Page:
If they say, “We can’t say for sure that it’s a scam,” she originally wants to believe him, so she tries a little harder and puts in a little more money. In the end, it amounted to 13 million yen, and she was drained by him.
“She actually put the entire 13 million yen into a virtual currency site, but this site is actually a scam site designed just for her to deceive people by pretending to be a real site. Moreover, it seems that there are quite a few similar victims, and there are about 70 people in the LINE group where such victims gather.”
In the past, international romance scams have involved lawyers or military personnel who come to Japan to trick Japanese women into paying them. In the past, international romance scams involved lawyers or military personnel who came to Japan to collect money from Japanese women.
He says, “They use fake virtual currency sites and make you believe they are actually making money so they can take your money. Of course, he is in league with the fake virtual currency sites. It’s a ‘theatrical’ type of scam, probably run by some kind of criminal group.
The victim is an ordinary company employee.
The new method of the international romance scam is to use a Japanese matching app to meet people in Japanese. This is because the matching app only serves as an “entrance to the dating scene,” Mikami explains, and the victim immediately moves on to LINE.
Moreover, when you hear the words “international romance scam” or “13 million yen in damages,” you may think that it is a distant world that targets special people such as wealthy people, but many of the victims are ordinary office workers.
“In the case of Mr. A, he did not have a large amount of savings, but in addition to his own income, he borrowed money from his parents and also used consumer loans. The biggest victims of such scams are women, who are often involved in marriage scams based on sex sales. In the case of men, if they feel uncomfortable with the dating business, they can just stop, whereas in the case of women, they don’t want to think that they have been cheated and in many cases don’t believe that it is a scam.
Mr. Mikami warns that because people are now less resistant to matching apps, scams like this can now happen to anyone.
“There are many people who think that matching apps are safer than so-called dating services because they are legally compliant with the Internet Dating Services Act and there is identity verification. However, it is possible to forge your driver’s license image, and in fact, it is not impossible to fool someone into believing you are someone else, as there have been cases of leaked images. It is important to remember that identity verification does not mean security.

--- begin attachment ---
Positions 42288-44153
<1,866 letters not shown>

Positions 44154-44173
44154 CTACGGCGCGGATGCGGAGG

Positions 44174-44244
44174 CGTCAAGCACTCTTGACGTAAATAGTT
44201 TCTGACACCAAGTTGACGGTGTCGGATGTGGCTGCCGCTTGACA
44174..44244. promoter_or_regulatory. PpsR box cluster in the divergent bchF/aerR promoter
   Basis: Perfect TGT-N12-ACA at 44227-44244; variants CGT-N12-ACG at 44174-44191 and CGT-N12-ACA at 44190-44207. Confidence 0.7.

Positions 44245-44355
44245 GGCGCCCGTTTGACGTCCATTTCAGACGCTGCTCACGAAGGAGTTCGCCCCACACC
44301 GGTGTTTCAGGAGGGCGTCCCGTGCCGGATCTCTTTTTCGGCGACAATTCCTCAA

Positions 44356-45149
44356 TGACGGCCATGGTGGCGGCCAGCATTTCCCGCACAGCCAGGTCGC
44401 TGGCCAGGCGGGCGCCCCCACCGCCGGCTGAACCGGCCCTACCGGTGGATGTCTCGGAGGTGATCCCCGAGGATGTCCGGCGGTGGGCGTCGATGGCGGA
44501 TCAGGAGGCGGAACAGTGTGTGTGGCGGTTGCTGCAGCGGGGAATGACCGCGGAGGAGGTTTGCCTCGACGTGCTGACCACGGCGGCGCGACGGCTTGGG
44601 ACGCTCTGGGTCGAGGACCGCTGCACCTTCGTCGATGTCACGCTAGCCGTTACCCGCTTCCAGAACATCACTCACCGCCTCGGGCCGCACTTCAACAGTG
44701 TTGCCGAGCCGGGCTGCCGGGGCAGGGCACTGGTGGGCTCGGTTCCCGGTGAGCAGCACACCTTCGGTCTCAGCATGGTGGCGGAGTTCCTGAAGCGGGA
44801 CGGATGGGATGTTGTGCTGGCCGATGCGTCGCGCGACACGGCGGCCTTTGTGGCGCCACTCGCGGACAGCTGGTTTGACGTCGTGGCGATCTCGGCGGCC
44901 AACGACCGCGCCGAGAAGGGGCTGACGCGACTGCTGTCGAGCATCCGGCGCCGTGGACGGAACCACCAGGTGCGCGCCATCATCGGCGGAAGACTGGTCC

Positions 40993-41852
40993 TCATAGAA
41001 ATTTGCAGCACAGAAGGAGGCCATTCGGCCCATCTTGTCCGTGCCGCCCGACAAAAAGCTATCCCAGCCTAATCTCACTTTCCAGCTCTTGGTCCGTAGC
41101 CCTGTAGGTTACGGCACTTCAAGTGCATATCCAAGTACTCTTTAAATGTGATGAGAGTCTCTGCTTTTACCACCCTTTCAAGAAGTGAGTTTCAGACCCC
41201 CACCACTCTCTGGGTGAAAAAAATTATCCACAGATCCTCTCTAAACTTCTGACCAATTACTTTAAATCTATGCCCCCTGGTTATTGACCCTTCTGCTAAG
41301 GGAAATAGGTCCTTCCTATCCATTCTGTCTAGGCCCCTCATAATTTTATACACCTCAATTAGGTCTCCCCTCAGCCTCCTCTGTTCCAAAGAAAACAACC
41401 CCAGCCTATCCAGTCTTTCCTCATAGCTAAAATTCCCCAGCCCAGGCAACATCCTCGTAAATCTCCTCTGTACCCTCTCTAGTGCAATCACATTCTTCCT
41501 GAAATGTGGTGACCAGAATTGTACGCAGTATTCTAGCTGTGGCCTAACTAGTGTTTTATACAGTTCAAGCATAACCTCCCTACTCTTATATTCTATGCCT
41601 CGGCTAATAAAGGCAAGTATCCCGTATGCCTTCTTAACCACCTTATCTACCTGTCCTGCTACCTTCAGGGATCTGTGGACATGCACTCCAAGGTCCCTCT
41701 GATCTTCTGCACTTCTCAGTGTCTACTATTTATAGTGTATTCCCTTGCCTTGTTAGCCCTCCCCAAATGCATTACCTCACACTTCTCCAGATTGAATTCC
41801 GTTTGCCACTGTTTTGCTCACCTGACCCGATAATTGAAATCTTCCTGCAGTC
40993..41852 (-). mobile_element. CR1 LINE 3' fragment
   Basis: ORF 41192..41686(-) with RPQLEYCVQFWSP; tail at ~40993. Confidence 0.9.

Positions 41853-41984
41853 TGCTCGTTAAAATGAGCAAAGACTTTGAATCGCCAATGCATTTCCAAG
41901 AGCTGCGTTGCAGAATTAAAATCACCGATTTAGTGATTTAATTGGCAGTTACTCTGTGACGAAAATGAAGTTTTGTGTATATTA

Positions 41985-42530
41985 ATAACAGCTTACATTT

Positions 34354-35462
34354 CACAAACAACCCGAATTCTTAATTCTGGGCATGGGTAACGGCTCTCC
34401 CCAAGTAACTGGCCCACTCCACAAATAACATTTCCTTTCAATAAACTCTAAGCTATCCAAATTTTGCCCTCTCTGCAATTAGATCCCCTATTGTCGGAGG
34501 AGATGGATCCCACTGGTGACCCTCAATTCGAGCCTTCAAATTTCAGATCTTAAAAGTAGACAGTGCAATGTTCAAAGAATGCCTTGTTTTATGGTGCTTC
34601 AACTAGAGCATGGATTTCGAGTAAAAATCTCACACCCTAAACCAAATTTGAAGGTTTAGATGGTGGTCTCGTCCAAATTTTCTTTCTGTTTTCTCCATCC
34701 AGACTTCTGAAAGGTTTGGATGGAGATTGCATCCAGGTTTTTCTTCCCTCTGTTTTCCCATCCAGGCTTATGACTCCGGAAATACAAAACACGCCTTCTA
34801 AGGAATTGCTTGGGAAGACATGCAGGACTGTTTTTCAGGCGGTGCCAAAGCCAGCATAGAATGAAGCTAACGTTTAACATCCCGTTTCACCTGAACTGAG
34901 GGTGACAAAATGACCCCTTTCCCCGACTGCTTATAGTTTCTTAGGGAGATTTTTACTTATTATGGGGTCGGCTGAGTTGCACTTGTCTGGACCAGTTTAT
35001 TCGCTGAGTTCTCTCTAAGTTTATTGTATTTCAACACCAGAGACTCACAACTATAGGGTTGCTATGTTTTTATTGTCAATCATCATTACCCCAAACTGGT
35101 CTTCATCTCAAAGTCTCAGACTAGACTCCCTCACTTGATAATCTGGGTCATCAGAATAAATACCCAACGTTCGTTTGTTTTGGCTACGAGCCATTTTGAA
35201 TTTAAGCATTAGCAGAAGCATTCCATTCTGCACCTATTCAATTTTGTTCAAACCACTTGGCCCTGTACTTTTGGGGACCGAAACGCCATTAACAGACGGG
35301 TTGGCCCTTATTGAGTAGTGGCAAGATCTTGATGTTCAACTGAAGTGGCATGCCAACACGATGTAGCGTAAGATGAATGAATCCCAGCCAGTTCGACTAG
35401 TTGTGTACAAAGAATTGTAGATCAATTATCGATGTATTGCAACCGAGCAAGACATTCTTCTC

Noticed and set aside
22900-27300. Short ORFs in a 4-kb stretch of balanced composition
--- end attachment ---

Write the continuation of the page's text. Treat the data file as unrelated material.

There are also sites that require you to submit a “certificate of singleness.” Although the certificate of singleness itself can be issued by the local government, scams still occur. There are also sites that require you to submit a “singleness certificate.
So, is there any way to identify suspicious cases?
For hosts, it’s easy to say, “Come to the restaurant,” and you’re out. If it’s a scam, the person will want to move from the matching app to LINE immediately. Whether it’s positive or negative, money should be discussed. If you hear words like “you can make so much money,” “I’ll give you money,” or “investment,” you’re out.
Of course, there’s nothing wrong with matching apps themselves, but now that everyone is using them, it’s important to keep in mind that there’s a lot of malicious intent mixed in there.
Hiroshi Mikami is an IT journalist. Part-time lecturer at Bunkyo University’s Faculty of Information Studies (SNS culture theory/internet flames). Specializes in security, Internet incidents, and smartphones. In addition to writing security articles for the general public on the web, he has given numerous commentaries on TV and radio. Also appears on “UstToday,” a live media information program full of the latest IT information (broadcast every Monday at 9pm).
Interviewed and written by： Wakako Tago
Born in 1973. After working for a publishing company and an advertising production company, she became a freelance writer. In addition to interviewing actors and actresses for weekly and monthly magazines, she writes drama columns for a variety of media. JUMP 9 no Tobira ga Openitoki" (both published by Earl's Publishing).